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Value-Based Medicine

Brown, Melissa M. MD, MN, MBA; Brown, Gary C. MD, MBA; Sharma, Sanjay MD, MSc, MBA

Editorial
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Evidence-based medicine has become increasingly important in clinical practice since the concept was introduced into health care by a group led by Gordon Guyatt at McMaster University. 1 Since the original publication in 1992, 1 the literature on evidence-based medicine had grown to more than 1,000 articles by 1998. 2 In essence, evidence-based medicine incorporates the best clinical research that provides the most reliable and reproducible information. Randomized clinical trials typically supply the best evidence-based data. Most often, these data are in numerical form, such as the improvement in vision from 20/70 to 20/40, the improvement of a cardiac ejection fraction from 30% to 40%, or the improvement from a stroke intervention from Rankin Scale 3 Score 3 to Score 2.

However, although evidence-based medicine identifies those interventions that give the best results in regard to numbers, the question can be asked, “what is the value of these numbers to the patient?” Most patients, not to say providers, would have difficulty measuring the relative value of health care interventions, particularly across diverse specialties such as cardiology and ophthalmology. For example, what would be more valuable to you if you were a patient: a three-line improvement in vision from 20/70 to 20/40 in the better seeing eye or a 10% absolute improvement in ejection fraction from 30% to 40%?

Value-based medicine measures this value across all specialties in medicine, using the data from evidence-based medicine as a foundation and ascertaining to what degree interventions improve quality of life and/or length or life. It is the natural extension of taking evidence-based medicine to a higher and more useful level. To date, measurement in the improvement of quality of life has been the more difficult of the two parameters comprising value, but utility analysis facilitates this endeavor. Utility analysis converts evidence-based data, something very difficult for many patients to understand, to value-based data, a language that patients can understand.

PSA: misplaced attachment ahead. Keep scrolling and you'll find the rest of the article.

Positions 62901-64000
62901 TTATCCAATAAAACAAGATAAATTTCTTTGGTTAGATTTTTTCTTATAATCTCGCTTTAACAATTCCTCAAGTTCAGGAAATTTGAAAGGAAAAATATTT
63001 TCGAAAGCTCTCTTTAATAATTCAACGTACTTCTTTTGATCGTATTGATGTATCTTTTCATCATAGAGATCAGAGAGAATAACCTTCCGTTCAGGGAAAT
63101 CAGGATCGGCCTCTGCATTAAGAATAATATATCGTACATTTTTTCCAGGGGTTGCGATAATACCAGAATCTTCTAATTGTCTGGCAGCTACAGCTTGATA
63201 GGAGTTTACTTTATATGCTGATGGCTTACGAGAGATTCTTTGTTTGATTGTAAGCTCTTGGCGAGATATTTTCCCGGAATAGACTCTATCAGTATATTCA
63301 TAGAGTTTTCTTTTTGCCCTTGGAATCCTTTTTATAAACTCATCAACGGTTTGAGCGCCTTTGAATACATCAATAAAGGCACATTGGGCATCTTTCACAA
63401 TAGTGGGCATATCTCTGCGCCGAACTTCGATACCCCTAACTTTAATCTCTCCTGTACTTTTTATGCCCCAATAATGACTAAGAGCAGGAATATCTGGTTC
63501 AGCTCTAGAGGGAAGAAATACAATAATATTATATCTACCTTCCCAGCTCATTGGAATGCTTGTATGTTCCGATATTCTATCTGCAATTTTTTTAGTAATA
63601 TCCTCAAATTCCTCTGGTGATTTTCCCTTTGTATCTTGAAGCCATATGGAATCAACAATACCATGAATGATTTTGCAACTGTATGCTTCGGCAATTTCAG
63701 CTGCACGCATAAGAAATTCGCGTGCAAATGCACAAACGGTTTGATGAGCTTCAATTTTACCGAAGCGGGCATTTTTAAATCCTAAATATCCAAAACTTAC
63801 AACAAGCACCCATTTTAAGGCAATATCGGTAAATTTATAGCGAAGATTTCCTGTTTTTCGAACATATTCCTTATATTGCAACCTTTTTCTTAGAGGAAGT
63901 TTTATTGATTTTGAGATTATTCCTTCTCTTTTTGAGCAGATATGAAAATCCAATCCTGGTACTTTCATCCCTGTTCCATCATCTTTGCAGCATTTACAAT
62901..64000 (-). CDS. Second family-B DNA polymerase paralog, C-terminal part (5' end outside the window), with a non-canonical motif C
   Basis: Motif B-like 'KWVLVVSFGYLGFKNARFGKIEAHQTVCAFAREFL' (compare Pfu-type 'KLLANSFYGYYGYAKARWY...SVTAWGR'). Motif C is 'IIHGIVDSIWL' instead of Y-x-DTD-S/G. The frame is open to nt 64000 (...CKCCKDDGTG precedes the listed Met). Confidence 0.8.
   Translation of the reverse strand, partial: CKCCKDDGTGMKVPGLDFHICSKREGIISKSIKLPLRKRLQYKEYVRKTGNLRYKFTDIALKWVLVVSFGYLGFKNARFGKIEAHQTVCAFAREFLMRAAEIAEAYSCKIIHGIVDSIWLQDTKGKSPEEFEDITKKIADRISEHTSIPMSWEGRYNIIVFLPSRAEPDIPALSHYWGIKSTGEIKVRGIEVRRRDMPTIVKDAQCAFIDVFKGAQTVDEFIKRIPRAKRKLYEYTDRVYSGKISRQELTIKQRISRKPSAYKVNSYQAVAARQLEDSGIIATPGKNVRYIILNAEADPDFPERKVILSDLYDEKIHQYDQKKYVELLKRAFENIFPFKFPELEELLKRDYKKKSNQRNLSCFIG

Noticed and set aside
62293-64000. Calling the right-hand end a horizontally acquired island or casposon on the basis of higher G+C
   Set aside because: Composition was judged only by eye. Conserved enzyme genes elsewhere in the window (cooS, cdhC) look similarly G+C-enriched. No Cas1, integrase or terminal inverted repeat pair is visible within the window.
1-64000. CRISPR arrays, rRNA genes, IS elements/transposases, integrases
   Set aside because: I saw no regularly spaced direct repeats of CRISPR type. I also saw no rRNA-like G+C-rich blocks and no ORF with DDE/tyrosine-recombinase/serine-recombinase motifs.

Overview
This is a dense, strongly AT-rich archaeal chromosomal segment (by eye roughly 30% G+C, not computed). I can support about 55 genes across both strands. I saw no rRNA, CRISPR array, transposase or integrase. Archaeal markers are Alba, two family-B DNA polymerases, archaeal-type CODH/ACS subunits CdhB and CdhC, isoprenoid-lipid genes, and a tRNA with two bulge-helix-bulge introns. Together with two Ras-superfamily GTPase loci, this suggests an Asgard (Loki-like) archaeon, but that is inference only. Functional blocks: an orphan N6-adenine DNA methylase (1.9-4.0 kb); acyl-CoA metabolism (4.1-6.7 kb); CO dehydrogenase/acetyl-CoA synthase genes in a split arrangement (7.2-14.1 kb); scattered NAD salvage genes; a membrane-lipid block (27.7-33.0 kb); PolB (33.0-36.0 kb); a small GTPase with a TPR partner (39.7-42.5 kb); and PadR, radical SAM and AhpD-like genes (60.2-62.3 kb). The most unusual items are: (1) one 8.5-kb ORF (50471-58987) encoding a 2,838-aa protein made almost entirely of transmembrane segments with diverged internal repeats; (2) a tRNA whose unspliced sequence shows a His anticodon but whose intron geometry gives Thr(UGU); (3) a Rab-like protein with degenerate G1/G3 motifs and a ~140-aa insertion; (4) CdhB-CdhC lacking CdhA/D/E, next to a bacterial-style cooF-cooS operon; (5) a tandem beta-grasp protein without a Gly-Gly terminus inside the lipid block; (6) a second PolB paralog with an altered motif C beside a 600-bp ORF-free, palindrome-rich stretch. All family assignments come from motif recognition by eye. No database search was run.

The fact that utility analysis can effectively measure value across all fields in medicine is particular appealing; as much as we would like to believe that all of health care revolves around ophthalmology, those in policymaking positions must take a broader view of all of health care. Consequently, tests such as the VF-14 4 or the NEI-VFQ-25, 5 both of which are primarily applicable to ocular health states, will likely have little applicability for those who decide health care policy at a broad level. Utility analysis transcends the gap between specialties.

Value-based medicine, in addition to quantifying the value conferred by an intervention, also has the benefit of incorporating costs with the value conferred by an intervention by using cost–utility analysis. It allows all stakeholders in health care to ascertain whether the dollars spent on an intervention are well spent. If we, as health care providers, ignore these costs, or the value received for the scarce resources expended, we will lose a major role in health care management, as has already occurred with managed care.

W. Edwards Deming is usually considered to be the father of total quality management, a strategy that has played a crucial role in the development of dominant business models in today's economy. Inherent in total quality management6 are the following concepts.

  1. The system should be driven by identifying and satisfying customer needs.